Predictably, lawmakers in Republican-controlled states immediately revolted against the Medicaid expansion, rejecting the new federal dollars that would have helped cover millions of people. So far, 19 states have refused to expand Medicaid.
But limiting Medicaid expansion has ended up increasing the costs of health care for people who buy coverage on the marketplaces. A 2016 study by the Department of Health and Human Services looked at comparable counties in states that accepted the expansion and states that rejected it. The researchers concluded that refusing the expansion actually increased the cost of health insurance for everyone in a state, with premiums 7 percent lower in states that took the expansion, after controlling for demographics and other health policy factors that might play a role. For a variety of reasons, poorer people tend to require more health care. The federal government was supposed to cover most of that cost through Medicaid. But by rejecting expansion, Republican-controlled states have instead spread that cost to everyone buying insurance on the individual market.
Cutting insurance subsidies
When Obamacare banned insurance companies from charging higher rates for people with preexisting conditions, that posed a potential problem for insurers: What if a disproportionate number of the sickest consumers happened to sign up with the same insurer? That would saddle one insurer with outsize costs for health expenses. The risk that such a scenario might occur would drive up premiums for everyone. To mitigate that risk, Obamacare included provisions to spread it out over all insurers. From 2014 to 2016, insurance companies that ended up spending less money than predicted for medical payments would pay a fee to the government, which would then be handed back to other insurance companies that faced unexpectedly high costs.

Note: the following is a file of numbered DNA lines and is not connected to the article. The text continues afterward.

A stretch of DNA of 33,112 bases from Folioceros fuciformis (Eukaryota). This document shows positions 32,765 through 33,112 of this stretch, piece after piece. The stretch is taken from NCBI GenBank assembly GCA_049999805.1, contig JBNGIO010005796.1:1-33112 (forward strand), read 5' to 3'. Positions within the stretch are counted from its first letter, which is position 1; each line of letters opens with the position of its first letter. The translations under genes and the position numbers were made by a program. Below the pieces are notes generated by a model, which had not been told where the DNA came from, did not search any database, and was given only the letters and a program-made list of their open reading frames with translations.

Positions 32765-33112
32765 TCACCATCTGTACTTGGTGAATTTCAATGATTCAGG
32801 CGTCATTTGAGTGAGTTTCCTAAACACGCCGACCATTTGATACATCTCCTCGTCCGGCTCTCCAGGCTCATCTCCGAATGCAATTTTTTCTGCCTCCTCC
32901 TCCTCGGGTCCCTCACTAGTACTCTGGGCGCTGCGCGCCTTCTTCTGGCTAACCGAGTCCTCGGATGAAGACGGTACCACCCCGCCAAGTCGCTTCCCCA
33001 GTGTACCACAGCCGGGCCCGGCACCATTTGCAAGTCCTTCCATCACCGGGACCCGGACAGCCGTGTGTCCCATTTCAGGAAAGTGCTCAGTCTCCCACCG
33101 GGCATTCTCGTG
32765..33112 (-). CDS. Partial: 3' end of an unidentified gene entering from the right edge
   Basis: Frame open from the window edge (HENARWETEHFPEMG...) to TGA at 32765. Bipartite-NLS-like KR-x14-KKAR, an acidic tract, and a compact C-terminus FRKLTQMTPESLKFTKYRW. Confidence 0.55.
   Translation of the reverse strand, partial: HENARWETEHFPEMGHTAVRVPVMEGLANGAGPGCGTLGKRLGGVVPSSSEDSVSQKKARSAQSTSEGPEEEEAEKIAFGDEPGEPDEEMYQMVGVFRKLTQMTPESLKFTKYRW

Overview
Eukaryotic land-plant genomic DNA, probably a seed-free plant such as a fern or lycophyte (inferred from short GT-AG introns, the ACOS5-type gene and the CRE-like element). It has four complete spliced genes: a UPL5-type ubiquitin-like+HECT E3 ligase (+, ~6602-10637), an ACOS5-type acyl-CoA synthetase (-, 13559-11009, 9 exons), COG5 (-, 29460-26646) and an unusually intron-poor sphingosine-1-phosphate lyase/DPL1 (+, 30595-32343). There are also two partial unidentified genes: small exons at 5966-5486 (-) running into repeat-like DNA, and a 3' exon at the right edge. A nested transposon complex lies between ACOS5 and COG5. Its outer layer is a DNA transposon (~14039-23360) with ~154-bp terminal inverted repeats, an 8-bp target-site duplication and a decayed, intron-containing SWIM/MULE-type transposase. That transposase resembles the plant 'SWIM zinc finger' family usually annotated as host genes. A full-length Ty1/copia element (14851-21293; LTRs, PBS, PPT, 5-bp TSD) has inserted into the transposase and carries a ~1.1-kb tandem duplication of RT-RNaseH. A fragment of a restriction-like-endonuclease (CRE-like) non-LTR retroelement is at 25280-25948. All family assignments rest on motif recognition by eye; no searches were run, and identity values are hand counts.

This program was known as “risk corridors,” but Republicans became fond of a politicized description, terming it a “bailout” fund. Sen. Marco Rubio (R-Fla.) reportedly added language to a must-pass appropriation bill in 2014 (language that was subsequently renewed) barring the Obama administration from using other sources of money to supplement those fees if the fund wasn’t big enough to fully cover the risk.
This seemingly arcane legislative maneuver had a serious impact. In the first year of the risk corridor, insurance companies had $2.87 billion in claims—but the government only had $362 million to hand back to them. “A little-noticed health care provision slipped into a giant spending law last year has tangled up the Obama administration, sent tremors through health insurance markets and rattled confidence in the durability of President Obama’s signature health law,” the New York Times wrote of Rubio’s efforts. “Some insurers left the marketplaces or even collapsed altogether, leading Rubio to crow his actions have been ‘a big part of ending Obamacare for good,'” explained Politifact.